Monday, February 12, 2007
This week at uuworld.org: Our theological center.
"Unitarian Universalism often plays better to a graduate-school crowd than a middle-school crowd," writes Galen Guengerich, co-minister of All Souls Church in New York City, but UUs do themselves — and their children — a disservice by keeping things complicated. He proposes centering Unitarian Universalist theology on an idea that children and adults can practice every day. "In the same way that Judaism is defined by obedience, Christianity by love, and Islam by submission," Guengerich writes, "I believe that Unitarian Universalism should be defined by gratitude." His essay is featured in the Spring issue of UU World, which goes in the mail later this week.
In the news, Jane Greer profiles 14-year-old UU Annie Arnzen of Andover, Mass., who has raised more than $10,000 for a Botswanan orphanage where she volunteered last year. I report on the January meeting of the UUA Board of Trustees, where President William G. Sinkford introduced a plan to increase ministry opportunities for people of color. And Sonja Cohen rounds up a week's worth of Unitarian Universalists in the media.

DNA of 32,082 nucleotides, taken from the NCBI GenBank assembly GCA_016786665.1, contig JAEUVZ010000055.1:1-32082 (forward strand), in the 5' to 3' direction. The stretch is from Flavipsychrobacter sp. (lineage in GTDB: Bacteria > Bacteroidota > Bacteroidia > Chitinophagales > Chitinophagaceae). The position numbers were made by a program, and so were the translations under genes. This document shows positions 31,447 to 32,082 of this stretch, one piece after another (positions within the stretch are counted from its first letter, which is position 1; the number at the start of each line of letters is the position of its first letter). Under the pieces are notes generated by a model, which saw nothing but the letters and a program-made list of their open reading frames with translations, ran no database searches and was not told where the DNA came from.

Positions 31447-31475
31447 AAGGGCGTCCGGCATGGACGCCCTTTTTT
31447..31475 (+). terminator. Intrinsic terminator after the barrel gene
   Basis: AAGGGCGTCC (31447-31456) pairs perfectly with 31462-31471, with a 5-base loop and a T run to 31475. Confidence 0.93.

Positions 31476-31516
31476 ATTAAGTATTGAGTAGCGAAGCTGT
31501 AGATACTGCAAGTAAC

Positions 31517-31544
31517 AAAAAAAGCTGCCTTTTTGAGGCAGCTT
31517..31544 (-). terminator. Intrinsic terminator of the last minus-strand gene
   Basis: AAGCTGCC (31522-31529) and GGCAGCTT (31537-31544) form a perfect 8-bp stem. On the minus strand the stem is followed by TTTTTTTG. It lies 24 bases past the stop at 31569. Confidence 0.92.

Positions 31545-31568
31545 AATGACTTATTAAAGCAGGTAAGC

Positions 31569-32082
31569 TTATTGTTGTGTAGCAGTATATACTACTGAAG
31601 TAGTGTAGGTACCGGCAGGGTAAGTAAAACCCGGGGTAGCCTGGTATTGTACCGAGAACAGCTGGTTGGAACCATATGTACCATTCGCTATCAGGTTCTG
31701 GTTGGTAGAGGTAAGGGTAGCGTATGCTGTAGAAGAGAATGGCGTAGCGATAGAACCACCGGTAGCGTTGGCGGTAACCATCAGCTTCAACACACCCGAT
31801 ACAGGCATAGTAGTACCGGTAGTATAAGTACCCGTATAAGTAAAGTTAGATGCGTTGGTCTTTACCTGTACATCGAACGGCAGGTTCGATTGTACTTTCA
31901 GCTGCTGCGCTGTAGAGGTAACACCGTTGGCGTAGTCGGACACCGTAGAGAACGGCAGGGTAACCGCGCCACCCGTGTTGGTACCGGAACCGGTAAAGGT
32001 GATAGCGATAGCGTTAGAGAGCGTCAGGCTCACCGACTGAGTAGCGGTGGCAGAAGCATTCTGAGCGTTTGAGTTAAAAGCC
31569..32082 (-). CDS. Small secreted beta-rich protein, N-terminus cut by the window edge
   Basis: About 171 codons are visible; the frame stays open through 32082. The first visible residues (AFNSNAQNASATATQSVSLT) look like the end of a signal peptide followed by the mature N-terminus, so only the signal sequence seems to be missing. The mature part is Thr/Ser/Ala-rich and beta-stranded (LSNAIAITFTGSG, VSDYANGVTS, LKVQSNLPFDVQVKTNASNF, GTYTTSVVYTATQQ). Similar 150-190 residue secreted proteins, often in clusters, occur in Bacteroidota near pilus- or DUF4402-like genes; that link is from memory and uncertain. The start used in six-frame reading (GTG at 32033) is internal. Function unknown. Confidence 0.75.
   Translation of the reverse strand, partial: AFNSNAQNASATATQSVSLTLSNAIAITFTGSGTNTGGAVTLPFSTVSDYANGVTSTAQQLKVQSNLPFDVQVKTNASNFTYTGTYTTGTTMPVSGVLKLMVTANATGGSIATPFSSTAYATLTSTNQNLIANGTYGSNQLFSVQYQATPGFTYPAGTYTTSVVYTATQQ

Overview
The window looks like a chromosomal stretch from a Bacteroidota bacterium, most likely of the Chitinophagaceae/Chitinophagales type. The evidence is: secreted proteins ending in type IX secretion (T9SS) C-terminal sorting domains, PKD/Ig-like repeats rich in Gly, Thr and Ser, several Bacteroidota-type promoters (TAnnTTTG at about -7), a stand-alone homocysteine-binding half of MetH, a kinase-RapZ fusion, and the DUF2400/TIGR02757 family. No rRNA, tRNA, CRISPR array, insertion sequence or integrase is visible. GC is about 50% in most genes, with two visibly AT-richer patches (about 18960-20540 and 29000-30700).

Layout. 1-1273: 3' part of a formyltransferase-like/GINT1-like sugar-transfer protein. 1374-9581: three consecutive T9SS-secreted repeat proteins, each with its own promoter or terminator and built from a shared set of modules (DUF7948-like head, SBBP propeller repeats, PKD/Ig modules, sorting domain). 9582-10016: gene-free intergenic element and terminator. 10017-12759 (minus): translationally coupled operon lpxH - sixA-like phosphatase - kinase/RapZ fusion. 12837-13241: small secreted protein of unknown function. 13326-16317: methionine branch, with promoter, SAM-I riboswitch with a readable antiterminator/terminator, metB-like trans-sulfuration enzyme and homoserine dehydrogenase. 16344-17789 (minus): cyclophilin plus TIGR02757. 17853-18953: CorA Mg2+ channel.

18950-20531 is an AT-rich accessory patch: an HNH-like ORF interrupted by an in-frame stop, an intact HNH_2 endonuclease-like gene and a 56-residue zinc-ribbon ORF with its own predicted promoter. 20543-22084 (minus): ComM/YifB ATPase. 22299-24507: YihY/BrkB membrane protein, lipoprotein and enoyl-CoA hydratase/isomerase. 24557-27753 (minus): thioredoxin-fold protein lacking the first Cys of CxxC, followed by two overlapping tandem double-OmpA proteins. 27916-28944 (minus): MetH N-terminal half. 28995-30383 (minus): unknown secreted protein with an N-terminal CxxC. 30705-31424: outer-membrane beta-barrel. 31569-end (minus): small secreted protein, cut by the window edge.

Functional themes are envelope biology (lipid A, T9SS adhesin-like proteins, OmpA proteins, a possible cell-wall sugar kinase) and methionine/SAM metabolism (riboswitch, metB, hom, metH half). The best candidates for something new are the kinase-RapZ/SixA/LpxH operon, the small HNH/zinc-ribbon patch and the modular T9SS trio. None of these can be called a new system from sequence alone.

Update: In honor of Charles Darwin's 198th birthday, here are a few articles from the UU World archives about evolution and Unitarian Universalism: "Church offers classes on science of evolution," Don Skinner (4.28.06); "Welcome to the ecozoic era: The wonder of evolution," Amy Hassinger (2.15.06); "Human origins and human futures: Darwin and bio-engineering," Dan Cryer (3.1.04); "Science and its metaphors," Christopher L. Walton (11.1.03).
Copyright © 2007 by Philocrites | Posted 12 February 2007 at 7:44 AM